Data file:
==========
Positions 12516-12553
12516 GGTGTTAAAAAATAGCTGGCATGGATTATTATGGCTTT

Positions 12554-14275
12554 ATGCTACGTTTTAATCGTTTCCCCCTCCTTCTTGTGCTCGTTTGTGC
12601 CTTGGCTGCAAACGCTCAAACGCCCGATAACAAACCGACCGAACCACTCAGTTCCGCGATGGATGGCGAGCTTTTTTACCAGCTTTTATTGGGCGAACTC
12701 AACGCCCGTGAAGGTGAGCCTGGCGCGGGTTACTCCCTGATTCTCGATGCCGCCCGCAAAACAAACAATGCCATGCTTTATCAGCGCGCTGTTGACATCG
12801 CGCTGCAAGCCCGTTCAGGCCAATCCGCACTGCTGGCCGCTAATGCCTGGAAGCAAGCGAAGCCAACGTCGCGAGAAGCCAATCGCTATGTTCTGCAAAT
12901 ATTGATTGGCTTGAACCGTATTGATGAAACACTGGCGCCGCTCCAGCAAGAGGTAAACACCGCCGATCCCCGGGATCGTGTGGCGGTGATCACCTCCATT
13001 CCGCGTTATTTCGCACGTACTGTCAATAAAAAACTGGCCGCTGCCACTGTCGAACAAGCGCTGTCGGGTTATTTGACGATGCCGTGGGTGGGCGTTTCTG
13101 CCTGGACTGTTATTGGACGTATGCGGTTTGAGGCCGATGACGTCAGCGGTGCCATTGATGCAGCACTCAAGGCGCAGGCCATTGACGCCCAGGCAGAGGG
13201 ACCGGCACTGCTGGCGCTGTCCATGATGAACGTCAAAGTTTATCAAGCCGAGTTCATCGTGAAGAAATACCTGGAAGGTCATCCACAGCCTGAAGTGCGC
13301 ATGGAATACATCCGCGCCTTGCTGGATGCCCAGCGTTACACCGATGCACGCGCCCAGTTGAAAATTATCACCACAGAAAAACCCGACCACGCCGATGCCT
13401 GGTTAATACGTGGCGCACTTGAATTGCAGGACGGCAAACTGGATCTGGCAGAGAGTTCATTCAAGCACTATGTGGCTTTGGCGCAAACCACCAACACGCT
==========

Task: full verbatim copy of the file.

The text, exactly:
Positions 12516-12553
12516 GGTGTTAAAAAATAGCTGGCATGGATTATTATGGCTTT

Positions 12554-14275
12554 ATGCTACGTTTTAATCGTTTCCCCCTCCTTCTTGTGCTCGTTTGTGC
12601 CTTGGCTGCAAACGCTCAAACGCCCGATAACAAACCGACCGAACCACTCAGTTCCGCGATGGATGGCGAGCTTTTTTACCAGCTTTTATTGGGCGAACTC
12701 AACGCCCGTGAAGGTGAGCCTGGCGCGGGTTACTCCCTGATTCTCGATGCCGCCCGCAAAACAAACAATGCCATGCTTTATCAGCGCGCTGTTGACATCG
12801 CGCTGCAAGCCCGTTCAGGCCAATCCGCACTGCTGGCCGCTAATGCCTGGAAGCAAGCGAAGCCAACGTCGCGAGAAGCCAATCGCTATGTTCTGCAAAT
12901 ATTGATTGGCTTGAACCGTATTGATGAAACACTGGCGCCGCTCCAGCAAGAGGTAAACACCGCCGATCCCCGGGATCGTGTGGCGGTGATCACCTCCATT
13001 CCGCGTTATTTCGCACGTACTGTCAATAAAAAACTGGCCGCTGCCACTGTCGAACAAGCGCTGTCGGGTTATTTGACGATGCCGTGGGTGGGCGTTTCTG
13101 CCTGGACTGTTATTGGACGTATGCGGTTTGAGGCCGATGACGTCAGCGGTGCCATTGATGCAGCACTCAAGGCGCAGGCCATTGACGCCCAGGCAGAGGG
13201 ACCGGCACTGCTGGCGCTGTCCATGATGAACGTCAAAGTTTATCAAGCCGAGTTCATCGTGAAGAAATACCTGGAAGGTCATCCACAGCCTGAAGTGCGC
13301 ATGGAATACATCCGCGCCTTGCTGGATGCCCAGCGTTACACCGATGCACGCGCCCAGTTGAAAATTATCACCACAGAAAAACCCGACCACGCCGATGCCT
13401 GGTTAATACGTGGCGCACTTGAATTGCAGGACGGCAAACTGGATCTGGCAGAGAGTTCATTCAAGCACTATGTGGCTTTGGCGCAAACCACCAACACGCT